MMA fighter moves to Jonesville for sport
JONESVILLE — Not just anyone can give the commitment and toughness needed to be a mixed martial arts fighter.
Then again, Jonesville resident Justin Stevens isn’t just anyone.
Stevens, 19, began training in his backyard with friends in 2011 for the same reason many young men think fighting is a good idea — it looked cool.
When Pinnacle Training Center opened in Jonesville in November, Stevens and his friends showed up. However, he is the only one who remains.
“Everybody wants to be a champion but they don’t want to put in the work,” Stevens said.
The difference between Stevens and the many others whose MMA careers end in those first few training sessions is the mentality he brought to the table, Stevens’ trainer Chris Kimball said.
“The attrition rate here is probably about 95 percent,” Kimball said. “The big thing with Justin is his longevity of staying mentally focused.”
The average training week for Stevens consists of at least one, although sometimes multiple, visits to the gym between Monday through Friday. These training sessions consist of kickboxing, MMA fighting, weight training or Crossfit-style workouts depending on what day of the week it is. Being physically fit is only a small part of what it takes, Kimball said.
“They have to develop their mind, their spirit, as well as their body,” Kimball said. “It’s not about winning competitions, it’s about being a complete warrior.”
Before starting his MMA career, Stevens was a musician. He won second place in a Jonesville music competition and made it to the final round of auditions for American Idol before getting cut. The feeling of playing music isn’t that much different from fighting, Stevens said.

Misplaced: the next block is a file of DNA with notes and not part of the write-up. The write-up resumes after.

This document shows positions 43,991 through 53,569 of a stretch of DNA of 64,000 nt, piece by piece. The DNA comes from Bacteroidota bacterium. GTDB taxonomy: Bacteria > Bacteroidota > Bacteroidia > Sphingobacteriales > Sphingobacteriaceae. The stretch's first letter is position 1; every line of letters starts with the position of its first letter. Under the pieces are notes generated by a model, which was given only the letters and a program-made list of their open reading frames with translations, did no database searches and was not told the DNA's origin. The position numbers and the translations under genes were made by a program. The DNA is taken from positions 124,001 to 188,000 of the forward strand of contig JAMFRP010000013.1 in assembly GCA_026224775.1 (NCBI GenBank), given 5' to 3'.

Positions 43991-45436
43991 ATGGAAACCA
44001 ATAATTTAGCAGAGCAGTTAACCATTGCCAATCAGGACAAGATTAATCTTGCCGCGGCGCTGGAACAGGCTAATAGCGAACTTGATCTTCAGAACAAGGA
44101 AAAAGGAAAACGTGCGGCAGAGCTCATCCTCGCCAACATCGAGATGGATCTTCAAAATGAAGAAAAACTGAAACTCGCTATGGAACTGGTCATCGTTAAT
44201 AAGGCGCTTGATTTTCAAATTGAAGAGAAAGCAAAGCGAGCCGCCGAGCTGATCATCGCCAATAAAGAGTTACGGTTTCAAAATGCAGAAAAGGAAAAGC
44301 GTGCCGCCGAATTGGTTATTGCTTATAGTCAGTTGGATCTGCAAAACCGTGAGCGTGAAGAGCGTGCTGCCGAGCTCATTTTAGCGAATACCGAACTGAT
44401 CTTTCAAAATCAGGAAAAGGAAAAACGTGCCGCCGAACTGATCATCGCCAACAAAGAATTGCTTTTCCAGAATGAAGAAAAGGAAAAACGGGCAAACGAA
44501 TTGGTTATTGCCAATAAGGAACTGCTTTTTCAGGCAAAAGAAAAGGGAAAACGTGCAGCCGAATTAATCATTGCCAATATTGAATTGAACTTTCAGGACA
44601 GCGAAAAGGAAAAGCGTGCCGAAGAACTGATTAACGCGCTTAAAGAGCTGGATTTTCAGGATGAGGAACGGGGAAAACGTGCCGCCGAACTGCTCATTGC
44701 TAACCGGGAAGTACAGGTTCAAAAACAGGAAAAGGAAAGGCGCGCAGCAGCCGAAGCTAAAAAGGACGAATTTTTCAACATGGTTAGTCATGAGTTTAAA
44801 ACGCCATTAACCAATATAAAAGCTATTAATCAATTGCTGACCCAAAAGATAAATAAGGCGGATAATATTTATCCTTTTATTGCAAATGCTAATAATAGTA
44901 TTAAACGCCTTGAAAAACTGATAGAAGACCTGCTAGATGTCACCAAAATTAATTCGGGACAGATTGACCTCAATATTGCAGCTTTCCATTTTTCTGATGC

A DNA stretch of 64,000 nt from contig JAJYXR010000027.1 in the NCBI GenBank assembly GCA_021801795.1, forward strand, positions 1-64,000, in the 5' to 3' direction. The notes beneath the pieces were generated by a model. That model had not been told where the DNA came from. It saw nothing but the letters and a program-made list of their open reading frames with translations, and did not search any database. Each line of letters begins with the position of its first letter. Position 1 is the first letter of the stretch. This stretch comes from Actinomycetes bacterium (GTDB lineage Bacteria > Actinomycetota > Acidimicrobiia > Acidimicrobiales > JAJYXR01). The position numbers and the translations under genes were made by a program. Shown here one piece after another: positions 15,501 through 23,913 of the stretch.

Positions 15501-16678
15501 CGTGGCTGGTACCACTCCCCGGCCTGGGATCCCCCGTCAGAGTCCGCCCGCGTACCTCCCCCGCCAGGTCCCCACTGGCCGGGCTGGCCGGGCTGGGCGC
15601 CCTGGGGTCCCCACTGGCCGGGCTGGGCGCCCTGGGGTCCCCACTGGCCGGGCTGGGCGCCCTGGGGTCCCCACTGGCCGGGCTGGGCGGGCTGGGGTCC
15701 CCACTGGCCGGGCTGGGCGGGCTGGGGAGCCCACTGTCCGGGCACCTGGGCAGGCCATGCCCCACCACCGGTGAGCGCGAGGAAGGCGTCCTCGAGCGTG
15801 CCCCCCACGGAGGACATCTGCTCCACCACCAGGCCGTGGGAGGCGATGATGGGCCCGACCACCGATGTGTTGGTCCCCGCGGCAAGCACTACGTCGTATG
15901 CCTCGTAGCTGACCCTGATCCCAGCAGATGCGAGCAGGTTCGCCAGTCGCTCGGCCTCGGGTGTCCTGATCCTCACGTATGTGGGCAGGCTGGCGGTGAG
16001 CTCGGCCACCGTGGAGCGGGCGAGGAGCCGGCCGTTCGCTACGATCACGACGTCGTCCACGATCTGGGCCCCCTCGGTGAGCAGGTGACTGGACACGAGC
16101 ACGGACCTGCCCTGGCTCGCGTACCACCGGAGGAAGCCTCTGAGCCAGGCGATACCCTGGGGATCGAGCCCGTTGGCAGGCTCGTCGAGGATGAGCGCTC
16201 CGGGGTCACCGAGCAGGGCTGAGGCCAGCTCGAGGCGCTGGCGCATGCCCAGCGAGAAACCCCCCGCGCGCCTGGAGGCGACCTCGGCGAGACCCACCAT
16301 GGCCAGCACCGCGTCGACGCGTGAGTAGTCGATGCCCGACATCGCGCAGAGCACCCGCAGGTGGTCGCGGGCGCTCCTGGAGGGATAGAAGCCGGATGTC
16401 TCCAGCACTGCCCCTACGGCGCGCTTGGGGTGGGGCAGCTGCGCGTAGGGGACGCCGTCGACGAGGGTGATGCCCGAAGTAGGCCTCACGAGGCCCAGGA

“(Music is) a feeling you get in your soul, it’s the same feeling I get when I’m fighting,” Stevens said. “It’s all the same stage to me, it’s an art.”
Stevens, who quit his job in Monterey and started a car-detailing business with the help of Kimball, moved to Jonesville four months ago to be closer to the gym. He has a 4-2 record as a featherweight and put on nearly 20 pounds of muscle to move up to the lightweight division. That commitment and his relationship with his teammates is another difference maker for Stevens, Kimball said.
“MMA is a new sport that attracts a lot of negative personalities,” Kimball said. “Justin (Stevens) has invested himself in a relationship with me and his teammates. He has a good heart to help others.”
The lifestyle of an MMA fighter isn’t one to be taken lightly, but it is a worthwhile investment that pays off in more than just wins and losses, Stevens said.
“A lot of people joke around town saying we’re a cult, but they’re not that wrong,” Stevens said. “We’re a brotherhood.”